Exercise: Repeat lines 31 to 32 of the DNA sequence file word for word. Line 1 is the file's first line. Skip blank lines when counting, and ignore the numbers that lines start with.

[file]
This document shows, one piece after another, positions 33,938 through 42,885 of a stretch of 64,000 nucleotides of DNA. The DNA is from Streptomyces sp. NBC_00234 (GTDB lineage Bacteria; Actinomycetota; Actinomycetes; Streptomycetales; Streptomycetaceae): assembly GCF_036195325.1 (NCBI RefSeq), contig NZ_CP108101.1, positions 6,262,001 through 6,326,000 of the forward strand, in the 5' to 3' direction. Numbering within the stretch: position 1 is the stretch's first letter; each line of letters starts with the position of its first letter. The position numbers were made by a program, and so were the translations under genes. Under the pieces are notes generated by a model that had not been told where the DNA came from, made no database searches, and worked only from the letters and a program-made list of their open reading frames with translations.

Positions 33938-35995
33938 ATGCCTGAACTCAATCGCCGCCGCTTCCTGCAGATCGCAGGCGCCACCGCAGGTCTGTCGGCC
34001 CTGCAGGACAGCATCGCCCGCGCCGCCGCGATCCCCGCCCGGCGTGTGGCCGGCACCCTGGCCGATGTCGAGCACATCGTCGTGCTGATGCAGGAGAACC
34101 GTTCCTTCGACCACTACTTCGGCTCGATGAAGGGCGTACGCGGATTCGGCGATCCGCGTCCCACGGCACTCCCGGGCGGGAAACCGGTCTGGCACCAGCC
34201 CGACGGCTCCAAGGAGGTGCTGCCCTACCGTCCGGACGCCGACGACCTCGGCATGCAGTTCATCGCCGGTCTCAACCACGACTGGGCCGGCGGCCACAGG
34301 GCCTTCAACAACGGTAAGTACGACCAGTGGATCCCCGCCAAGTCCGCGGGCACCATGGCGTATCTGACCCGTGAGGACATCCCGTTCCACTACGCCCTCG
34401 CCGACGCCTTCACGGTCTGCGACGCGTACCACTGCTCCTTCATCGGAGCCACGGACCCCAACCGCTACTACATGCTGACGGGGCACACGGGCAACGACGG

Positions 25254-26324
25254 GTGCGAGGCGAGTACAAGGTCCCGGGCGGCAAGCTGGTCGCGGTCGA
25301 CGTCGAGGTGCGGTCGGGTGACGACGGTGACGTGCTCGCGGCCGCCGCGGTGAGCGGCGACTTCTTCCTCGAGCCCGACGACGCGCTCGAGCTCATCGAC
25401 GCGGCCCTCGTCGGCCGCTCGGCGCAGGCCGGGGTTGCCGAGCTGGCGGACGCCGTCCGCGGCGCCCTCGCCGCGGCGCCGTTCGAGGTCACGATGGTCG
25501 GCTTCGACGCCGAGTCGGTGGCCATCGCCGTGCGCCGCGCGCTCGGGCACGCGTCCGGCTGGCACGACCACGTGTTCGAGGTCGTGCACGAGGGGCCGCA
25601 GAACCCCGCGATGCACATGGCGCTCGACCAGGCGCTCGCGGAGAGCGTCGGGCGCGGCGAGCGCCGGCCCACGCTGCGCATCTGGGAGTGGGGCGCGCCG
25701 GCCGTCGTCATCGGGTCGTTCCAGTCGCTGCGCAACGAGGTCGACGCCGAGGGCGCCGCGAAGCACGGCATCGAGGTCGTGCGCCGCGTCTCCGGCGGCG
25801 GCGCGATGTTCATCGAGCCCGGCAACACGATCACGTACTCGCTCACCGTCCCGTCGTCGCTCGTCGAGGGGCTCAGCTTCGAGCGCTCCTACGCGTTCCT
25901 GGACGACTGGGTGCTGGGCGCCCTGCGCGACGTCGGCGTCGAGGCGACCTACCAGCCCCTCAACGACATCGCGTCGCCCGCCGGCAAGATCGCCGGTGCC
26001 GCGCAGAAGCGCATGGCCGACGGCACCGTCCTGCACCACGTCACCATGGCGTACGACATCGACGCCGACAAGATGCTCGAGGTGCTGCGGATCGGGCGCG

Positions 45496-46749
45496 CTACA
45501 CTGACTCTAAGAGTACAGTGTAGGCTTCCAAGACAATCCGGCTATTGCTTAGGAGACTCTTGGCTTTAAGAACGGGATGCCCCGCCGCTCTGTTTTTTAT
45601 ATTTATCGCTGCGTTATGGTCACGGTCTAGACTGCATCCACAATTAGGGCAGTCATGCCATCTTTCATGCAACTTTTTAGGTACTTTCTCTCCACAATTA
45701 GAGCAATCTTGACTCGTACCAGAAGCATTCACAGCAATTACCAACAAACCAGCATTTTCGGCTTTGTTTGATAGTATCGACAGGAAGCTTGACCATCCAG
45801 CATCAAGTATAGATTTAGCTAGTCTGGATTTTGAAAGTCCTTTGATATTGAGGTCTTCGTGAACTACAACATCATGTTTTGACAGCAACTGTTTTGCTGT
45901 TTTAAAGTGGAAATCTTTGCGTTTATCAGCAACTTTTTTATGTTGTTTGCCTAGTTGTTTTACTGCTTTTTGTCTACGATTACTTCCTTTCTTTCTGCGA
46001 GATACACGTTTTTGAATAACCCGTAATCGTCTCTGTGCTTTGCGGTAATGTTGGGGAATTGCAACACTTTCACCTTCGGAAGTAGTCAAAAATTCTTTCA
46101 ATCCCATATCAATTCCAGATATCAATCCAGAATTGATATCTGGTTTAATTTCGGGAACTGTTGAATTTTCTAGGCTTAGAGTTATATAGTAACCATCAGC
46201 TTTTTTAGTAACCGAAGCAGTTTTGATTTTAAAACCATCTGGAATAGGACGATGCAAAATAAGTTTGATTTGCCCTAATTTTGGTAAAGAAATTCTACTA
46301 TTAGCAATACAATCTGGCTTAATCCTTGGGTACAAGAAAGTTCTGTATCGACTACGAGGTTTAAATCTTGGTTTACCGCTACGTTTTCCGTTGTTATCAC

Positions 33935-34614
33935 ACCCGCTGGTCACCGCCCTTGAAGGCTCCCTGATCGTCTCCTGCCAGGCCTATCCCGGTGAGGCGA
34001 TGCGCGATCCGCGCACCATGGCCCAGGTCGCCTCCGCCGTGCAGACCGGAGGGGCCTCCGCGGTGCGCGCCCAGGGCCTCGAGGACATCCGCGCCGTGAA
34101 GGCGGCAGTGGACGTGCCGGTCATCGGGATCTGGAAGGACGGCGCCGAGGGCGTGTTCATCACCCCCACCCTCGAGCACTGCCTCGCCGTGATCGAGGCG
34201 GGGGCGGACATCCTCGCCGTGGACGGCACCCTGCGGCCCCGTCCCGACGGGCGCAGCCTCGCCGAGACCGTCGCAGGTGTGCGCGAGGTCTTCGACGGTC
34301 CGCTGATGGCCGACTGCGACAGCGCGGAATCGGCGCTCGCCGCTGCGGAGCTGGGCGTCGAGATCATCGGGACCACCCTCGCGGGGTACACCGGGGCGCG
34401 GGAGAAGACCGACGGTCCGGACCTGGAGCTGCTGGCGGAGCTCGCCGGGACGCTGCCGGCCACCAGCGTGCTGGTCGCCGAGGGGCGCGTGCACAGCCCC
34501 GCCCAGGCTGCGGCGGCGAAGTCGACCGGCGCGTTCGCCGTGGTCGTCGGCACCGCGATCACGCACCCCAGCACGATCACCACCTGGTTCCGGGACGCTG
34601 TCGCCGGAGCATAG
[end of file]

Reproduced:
33935 ACCCGCTGGTCACCGCCCTTGAAGGCTCCCTGATCGTCTCCTGCCAGGCCTATCCCGGTGAGGCGA
34001 TGCGCGATCCGCGCACCATGGCCCAGGTCGCCTCCGCCGTGCAGACCGGAGGGGCCTCCGCGGTGCGCGCCCAGGGCCTCGAGGACATCCGCGCCGTGAA